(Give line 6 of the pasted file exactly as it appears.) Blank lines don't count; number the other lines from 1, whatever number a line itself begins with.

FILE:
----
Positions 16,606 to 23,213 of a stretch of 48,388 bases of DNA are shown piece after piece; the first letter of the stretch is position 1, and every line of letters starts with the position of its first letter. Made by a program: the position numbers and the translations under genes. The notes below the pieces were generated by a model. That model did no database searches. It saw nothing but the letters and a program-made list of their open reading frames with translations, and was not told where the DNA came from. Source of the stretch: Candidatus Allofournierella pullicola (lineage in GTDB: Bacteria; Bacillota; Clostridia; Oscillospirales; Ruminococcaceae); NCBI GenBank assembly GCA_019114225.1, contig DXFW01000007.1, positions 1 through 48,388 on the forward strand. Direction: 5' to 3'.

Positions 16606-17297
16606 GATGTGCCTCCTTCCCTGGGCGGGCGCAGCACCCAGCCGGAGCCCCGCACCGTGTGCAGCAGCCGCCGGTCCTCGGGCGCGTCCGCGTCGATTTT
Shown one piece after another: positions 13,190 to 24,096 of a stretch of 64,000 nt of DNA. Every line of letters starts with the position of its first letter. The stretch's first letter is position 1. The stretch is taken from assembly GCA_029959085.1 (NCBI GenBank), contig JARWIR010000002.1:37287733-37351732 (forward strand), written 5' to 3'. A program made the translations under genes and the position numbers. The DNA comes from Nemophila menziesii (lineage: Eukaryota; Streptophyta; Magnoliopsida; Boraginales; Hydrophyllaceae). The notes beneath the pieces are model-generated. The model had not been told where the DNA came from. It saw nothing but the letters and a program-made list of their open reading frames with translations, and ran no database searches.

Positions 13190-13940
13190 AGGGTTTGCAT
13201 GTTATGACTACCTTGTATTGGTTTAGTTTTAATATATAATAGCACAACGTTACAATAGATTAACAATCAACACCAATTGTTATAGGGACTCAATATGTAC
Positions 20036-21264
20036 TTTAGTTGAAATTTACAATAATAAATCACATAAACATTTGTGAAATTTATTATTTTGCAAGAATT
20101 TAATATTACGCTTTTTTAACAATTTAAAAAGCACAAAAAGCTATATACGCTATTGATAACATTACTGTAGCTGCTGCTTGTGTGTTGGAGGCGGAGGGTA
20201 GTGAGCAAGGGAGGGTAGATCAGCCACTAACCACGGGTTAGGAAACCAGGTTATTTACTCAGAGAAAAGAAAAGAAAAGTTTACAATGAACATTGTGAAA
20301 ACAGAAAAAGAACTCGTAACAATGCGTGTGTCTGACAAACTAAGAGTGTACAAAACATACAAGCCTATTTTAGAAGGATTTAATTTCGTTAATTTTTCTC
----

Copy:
13190 AGGGTTTGCAT